kpix-7-2013-masthead kcbs 7-2013-masthead

Local

East Bay Firefighters’ Life-Saving Smartphone App Works As Designed When Man Needed CPR

by Carlos E. Castañeda
View Comments

CBS SF Bay (con't)

Affordable Care Act Updates: CBSSanFrancisco.com/ACA

Health News & Information: CBSSanFrancisco.com/Health

Trending Stories On CBS SF

ok trends East Bay Firefighters Life Saving Smartphone App Works As Designed When Man Needed CPROKCupid Dating Website Admits To Deceiving Users With Phony Match Results

crocker amazon tiny home East Bay Firefighters Life Saving Smartphone App Works As Designed When Man Needed CPRSizzling Hot, Or Overcooked? Big Asking Price For Tiny Fixer Upper In San Francisco

yosemite fire copy East Bay Firefighters Life Saving Smartphone App Works As Designed When Man Needed CPR13 Homes Destroyed In Sand Fire Near Plymouth; Fire Near Yosemite Growing

bigrig5801 East Bay Firefighters Life Saving Smartphone App Works As Designed When Man Needed CPRWestbound I-580 Lanes Reopen In Livermore After Big Rig Crash Spills Bananas, Causes Major Delays

lawn spray painting East Bay Firefighters Life Saving Smartphone App Works As Designed When Man Needed CPRSoCal Homeowners Spray-Painting Lawns Green To Avoid Water Fees During Drought

SAN RAMON (CBS SF) — A smartphone app pioneered by an East Bay fire department is being credited with saving a life by alerting an off-duty firefighter of someone nearby who needed cardio-pulmonary resuscitation.

The PulsePoint application triggers an alert to CPR-trained citizens when a local 9-1-1 call is made, allowing anyone with the app to respond if they are nearby the person needing assistance.

Last month, off-duty firefighter Scott Brawner was working out at a Clackamas, Oregon health club when he was alerted through the PulsePoint app, finding a man unconscious and not breathing outside the health club within a minute, according to the San Ramon Valley Fire Protection District which developed the app.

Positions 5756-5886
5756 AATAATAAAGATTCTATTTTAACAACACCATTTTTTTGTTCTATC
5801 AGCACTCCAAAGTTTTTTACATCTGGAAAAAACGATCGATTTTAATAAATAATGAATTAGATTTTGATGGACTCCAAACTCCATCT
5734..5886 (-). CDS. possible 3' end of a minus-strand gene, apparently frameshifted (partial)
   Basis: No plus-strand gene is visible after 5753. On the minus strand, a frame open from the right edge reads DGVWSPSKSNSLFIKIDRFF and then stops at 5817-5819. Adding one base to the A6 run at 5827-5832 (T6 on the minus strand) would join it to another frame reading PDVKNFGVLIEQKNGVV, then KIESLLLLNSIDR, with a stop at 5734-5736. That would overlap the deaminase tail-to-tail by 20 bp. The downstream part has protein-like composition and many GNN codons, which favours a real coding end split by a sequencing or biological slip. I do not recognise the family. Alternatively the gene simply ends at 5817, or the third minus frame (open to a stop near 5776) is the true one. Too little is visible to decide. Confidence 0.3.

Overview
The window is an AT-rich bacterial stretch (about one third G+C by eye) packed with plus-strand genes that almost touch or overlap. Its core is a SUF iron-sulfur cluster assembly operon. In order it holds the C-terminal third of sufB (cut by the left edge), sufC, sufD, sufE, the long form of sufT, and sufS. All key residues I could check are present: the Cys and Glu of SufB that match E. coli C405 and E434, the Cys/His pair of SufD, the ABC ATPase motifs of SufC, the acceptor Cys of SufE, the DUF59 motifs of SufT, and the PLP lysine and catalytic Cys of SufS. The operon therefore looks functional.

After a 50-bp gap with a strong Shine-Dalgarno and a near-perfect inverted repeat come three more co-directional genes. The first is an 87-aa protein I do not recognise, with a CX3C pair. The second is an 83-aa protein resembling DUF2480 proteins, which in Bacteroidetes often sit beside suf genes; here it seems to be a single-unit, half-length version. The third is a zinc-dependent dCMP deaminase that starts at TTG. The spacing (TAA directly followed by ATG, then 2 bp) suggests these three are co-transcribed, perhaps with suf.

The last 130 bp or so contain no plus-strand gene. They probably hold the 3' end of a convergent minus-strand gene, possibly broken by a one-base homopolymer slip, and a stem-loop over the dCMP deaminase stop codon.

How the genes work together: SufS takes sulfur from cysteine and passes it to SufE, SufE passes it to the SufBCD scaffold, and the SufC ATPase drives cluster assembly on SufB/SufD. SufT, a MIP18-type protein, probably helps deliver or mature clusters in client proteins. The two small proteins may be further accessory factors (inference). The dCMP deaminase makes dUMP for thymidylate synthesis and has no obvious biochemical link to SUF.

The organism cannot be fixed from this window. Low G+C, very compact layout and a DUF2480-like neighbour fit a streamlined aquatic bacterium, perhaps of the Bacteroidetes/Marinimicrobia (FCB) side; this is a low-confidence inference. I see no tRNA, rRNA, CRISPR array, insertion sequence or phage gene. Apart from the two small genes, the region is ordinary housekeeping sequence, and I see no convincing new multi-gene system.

The firefighter immediately began CPR on the 57-year-old man and continued until paramedics arrived, the district said.

Firefighter/Paramedic Lucas Hirst, who also has experience as an IT technician, led an effort by developers to create the app and launch it in February of last year for the district.

“I am so proud and happy that something we created was able to save someone’s life,” said Hirst. “It’s a pretty profound thing when you receive that email and you read the statement [that] it worked as designed.”

Hirst compared the app to the digital equivalent of someone yelling out “Is there a doctor in the house?” — but with much better results.

“Now you have somebody who is able to spend another Christmas, another holiday with their family because of an app we created here,” said Hirst. “It’s amazing. It’s a feeling I can’t even explain.”

The fire district said the off-duty firefighter was able to meet the man he rescued along with the man’s family a week after the incident. Doctors said the man was expected to recover fully because CPR was administered so quickly.

 

View Comments
blog comments powered by Disqus